Crown-Fire Potential in a Sequoia Forest After Prescribed Burning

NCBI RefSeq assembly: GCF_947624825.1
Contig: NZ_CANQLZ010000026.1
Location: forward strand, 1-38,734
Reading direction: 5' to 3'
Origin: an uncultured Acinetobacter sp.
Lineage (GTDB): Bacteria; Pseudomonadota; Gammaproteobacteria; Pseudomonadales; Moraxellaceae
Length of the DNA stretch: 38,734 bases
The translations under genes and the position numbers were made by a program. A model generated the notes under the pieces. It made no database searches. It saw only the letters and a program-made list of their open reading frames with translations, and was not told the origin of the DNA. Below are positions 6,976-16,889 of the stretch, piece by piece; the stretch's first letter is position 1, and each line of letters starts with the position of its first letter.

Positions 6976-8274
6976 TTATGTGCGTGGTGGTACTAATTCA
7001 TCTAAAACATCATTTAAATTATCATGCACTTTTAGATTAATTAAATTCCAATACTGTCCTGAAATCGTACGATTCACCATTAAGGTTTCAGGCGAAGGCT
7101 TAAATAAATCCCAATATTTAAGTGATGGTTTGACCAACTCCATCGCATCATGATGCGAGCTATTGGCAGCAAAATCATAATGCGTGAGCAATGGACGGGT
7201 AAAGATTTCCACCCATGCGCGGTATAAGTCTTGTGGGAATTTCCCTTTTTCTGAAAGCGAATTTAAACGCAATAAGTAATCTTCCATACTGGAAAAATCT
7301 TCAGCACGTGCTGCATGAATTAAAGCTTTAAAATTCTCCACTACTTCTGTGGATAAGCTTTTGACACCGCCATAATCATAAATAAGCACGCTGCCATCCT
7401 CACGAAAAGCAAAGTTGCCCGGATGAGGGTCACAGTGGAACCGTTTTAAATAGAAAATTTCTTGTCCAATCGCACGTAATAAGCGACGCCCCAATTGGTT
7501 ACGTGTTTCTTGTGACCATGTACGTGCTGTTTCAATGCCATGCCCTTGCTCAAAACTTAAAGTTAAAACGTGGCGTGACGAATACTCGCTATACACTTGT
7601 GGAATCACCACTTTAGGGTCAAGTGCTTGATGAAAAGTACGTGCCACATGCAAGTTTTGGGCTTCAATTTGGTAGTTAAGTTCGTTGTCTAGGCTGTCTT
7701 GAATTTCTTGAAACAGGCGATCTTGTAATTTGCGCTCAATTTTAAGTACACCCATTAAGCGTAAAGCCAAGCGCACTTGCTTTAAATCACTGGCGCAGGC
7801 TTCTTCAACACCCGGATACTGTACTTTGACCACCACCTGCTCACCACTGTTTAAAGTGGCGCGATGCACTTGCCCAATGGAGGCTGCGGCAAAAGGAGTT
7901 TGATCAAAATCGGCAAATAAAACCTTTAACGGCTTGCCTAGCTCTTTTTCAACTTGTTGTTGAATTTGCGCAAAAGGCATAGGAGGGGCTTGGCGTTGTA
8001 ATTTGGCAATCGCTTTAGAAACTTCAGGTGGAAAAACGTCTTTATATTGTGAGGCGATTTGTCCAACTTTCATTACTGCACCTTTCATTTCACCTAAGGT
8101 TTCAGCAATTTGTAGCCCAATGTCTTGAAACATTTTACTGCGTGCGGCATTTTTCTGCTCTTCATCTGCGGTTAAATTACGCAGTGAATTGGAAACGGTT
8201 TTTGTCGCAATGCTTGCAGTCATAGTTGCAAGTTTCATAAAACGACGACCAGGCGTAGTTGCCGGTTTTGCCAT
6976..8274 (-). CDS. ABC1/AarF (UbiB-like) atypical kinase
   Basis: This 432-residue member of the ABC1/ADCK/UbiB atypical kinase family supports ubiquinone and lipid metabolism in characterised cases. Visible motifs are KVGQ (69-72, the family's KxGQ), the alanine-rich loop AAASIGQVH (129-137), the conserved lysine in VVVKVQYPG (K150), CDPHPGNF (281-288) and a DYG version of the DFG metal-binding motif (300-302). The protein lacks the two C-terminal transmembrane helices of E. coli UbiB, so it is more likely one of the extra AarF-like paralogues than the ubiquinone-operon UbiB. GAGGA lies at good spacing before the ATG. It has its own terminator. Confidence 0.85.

Prescribed burning in a giant sequoia-mixed conifer forest reduced the potential for high intensity surface fires and crown fires. Based on three burned plots and three control plots, fuels on the ground were reduced from 203.5 to 30.1 tonnes/ha, while live crown fuels were reduced from 18.0 to 7.8 tonnes/ha. The lowest segment of the forest crown having more than 45.4 kg of fuel per 30.5 cm per 0.4 ha increased from about 0.9 to 4.9 m. Fuel complex porosity for the unburned plots indicates little chance of a sweeping crown fire independent of a surface fire, but heavy ground fuels can support a fire of intensity sufficient to burn individual tree crowns. Under preburn fuel and severe weather conditions, a wildland fire spread model predicted a forward rate of spread of 3.8 cm/sec for a ground fire and a reaction intensity of 28.8 cal/cm²/sec. After prescribed burning, the same model predicted a spread rate of 0.05 cm/sec and a reaction intensity of 0.25 cal/cm²/sec. Surface fuels accumulate again rapidly. The longer term impact of prescribed burning was killing smaller trees and the lower levels of live crowns in larger trees, thus removing fuel from the intermediate layer between surface and crown fuels. Forest Sci. 21:83-87.
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